Alone I am completely powerless and effectively voiceless (except for voting once every three years) whereas petition platforms like GetUp, Avaaz and others give me voice and power and they make an important contribution to a healthy working democracy – in my opinion, that is.

  11. Lyndall Rowley

    December 9, 2017 at 11:57 am

    Oh, and by the way Mike (#8) … I forgot to mention the other attractive power that I think petition platforms such as GetUp have in terms of contributing to a healthy working democracy: they allow people to express their view on a particular issue and to effectively vote accordingly.

    Whereas our only other opportunity to vote is during elections when, in this two-party preferred system, we are forced to effectively vote on warts-and-all omnibus-like Lib or Lab policy, having to take the bad or discordant along with any good. This muddies the democratic waters, imo, and doesn’t discriminate enough to drill down to what the people really think, feel or need, and what the politicians need to know.

    OK, you can relax, I’ll get off my mini platform now.

  12. John Biggs

    December 9, 2017 at 7:27 pm

    #11 … No Lyndall keep on your platform! You have made some excellent points.

    The two party system does indeed muddy the democratic waters. For one thing public opinion can longer be sorted into Labor and Liberal: that fitted better when it was workers against employers. Now things are much more complicated than that. But worse as I said above a two party system becomes in fact, between elections, a one party system and what happens then, especially in the last 4-5 elections is that on winning, the governing party overturns what the previous governing party of the opposite stripe has achieved. That is lunacy. You are also spot on in exposing those champions of free speech, the Liberals, in shutting down free speech when it suits them.

    The point about the two party system also explains what Robin (#9) says in referring to “hated” Greens. I suppose you (Robin) mean that in the context of forestry but hey, didn’t the forestry industry AGREE to the peace deal? More generally the Greens are hated because they are real threat to the cosy two party system that in itself has become so dysfunctional in today’s context,

    An excellent article with an excellent thread.

  13. Sophie Underwood

    December 9, 2017 at 9:26 pm

    Great article thank you David. That’s why we have formed the Planning Matters Alliance Tasmania (PMAT: https://www.planningmatterstas.org.au/). The alliance includes a growing network of over 50 community groups from across Tasmania who is campaigning for a strategic, integrated and sustainable planning system. Check out PMAT’s platform on PMAT’s website. The South Hobart Progress Association is one of the alliance’s 53 groups. We need a balanced planning system which serves the community and not just developers. The proposed Tasmanian Planning Schmeme will put at risk all the special values which makes Tasmania such a wonderful place to live and visit. The proposed system will also decrease appeal rights, essentially removing our ability to shape our future. The proposed statewide scheme may deliver jobs and growth but it will be at the cost of everything else.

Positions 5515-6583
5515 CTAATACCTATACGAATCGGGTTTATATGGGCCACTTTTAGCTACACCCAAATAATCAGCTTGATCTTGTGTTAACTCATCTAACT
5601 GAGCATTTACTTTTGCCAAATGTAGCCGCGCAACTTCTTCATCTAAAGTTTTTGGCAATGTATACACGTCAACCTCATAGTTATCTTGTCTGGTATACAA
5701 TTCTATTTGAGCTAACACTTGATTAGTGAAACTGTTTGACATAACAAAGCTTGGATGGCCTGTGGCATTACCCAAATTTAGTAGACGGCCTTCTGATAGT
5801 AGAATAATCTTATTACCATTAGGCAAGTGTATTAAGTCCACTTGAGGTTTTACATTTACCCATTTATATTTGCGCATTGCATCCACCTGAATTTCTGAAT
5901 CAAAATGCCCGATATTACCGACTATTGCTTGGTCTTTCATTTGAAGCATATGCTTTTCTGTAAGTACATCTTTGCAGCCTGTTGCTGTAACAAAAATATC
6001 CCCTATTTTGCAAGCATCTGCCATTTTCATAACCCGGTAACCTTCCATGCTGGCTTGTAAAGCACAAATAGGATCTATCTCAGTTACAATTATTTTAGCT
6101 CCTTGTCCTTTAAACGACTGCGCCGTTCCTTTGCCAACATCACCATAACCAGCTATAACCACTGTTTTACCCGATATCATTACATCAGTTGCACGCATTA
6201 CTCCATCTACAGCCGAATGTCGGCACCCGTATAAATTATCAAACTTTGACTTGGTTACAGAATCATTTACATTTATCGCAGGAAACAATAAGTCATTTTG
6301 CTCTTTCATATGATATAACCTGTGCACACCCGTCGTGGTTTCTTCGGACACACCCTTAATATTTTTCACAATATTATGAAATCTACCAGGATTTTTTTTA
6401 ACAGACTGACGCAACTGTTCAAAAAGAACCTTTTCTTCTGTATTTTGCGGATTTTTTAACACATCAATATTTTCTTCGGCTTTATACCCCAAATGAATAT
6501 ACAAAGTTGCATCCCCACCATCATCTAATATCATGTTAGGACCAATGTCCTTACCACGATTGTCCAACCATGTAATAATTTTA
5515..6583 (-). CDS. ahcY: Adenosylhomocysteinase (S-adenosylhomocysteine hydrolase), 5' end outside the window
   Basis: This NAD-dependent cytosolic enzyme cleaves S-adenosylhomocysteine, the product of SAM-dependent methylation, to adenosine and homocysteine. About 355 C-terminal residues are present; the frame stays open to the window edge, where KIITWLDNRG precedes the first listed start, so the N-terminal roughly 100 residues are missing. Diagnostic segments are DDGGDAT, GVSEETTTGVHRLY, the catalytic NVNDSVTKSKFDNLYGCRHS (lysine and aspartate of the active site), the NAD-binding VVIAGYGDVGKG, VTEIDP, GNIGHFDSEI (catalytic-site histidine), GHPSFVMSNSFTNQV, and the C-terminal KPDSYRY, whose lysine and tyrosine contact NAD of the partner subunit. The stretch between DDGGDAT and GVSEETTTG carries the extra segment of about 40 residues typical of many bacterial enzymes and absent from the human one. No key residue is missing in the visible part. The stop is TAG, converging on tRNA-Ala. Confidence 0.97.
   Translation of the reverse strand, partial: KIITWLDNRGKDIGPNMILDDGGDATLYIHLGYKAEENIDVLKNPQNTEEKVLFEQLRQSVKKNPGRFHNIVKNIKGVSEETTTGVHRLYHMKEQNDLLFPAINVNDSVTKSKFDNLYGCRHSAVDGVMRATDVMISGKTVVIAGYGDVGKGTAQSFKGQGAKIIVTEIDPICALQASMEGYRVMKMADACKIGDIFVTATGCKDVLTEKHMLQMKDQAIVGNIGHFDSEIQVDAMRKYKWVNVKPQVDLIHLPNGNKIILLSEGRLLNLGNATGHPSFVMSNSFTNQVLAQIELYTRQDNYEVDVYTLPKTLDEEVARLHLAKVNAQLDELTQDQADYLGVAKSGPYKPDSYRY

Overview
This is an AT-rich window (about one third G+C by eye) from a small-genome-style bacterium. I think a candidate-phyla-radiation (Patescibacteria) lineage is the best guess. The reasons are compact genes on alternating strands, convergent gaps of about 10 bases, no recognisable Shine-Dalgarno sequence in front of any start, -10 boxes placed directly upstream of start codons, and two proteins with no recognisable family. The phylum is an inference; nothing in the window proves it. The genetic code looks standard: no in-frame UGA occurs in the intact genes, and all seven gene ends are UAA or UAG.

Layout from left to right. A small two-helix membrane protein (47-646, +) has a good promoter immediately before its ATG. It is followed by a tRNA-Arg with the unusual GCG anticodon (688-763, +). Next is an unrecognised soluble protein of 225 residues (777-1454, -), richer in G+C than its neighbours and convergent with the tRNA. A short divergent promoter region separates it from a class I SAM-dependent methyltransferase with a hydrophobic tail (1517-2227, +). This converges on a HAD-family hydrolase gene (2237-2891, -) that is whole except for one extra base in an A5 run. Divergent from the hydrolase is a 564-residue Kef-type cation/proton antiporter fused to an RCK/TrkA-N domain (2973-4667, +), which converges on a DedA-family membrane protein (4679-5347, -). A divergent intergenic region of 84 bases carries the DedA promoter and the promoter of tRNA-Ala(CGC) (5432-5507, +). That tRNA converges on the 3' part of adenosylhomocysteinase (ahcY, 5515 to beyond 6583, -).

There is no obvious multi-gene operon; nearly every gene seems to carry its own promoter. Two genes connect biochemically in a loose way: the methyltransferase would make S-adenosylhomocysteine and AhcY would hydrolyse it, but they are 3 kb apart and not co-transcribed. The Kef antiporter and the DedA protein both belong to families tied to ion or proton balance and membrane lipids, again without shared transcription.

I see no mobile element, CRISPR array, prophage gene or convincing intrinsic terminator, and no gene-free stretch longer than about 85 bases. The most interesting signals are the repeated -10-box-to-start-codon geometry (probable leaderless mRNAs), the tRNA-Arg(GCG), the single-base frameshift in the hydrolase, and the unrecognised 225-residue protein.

14. Gwenda Sheridan

    December 9, 2017 at 9:29 pm

    Back to the issue: David, I’m really pleased you have brought this matter to public attention. There are to my mind no third party appeal rights now for ordinary citizens in Tasmania. That goes against everything in the planning lexicon. It has become a critical fairness matter for all Tasmanians. It goes against other state jurisdictions and what the Productivity Commission 2011 outlined.

    Mine is a personal experience which went before RMPAT in 2016. The matter was the proposed scale of development at the rear of my property. Developers went for maximum gain for maximum profit; a mere 35-40 potential building increase (up to 4,000% density increase) to replace the one house there previously. The land contained over 85 trees, (several old growth, had a Council biodiversity overlay, habitat issues etc.) a single house basically on an internal block.

    This cannot be easily dismissed as ‘fake news’, or as a NIMBY problem. Biodiversity issues, geological/geomorphic/soil/slope issues, amenity and loss of character issues, the matter of Crown Land Services having to give access permission over what could not be fully determined to be Crown Land and more.

    It cost $319 to lodge an appeal at RMPAT. There is now a 90 day turn around as I understand it, that is any appeal can only take 90 days; this includes the time period that RMPAT Commissioners would take to make their decision. I engaged a barrister; there were 21 grounds of appeal re Council’s decision. The matter went to mediation. It was clear to me that the other side were not going to budge a millimetre. To mediation the cost was $9,500. We were told that “experts” would be needed despite the fact I’ve been in planning, heritage, land use for around 50 years of my professional life and taught some of the pertinent issues at University. There would not have been time for “experts” to have fully investigated the case in question, given the timing of the Tribunal. I was told a final cost could be $50,000.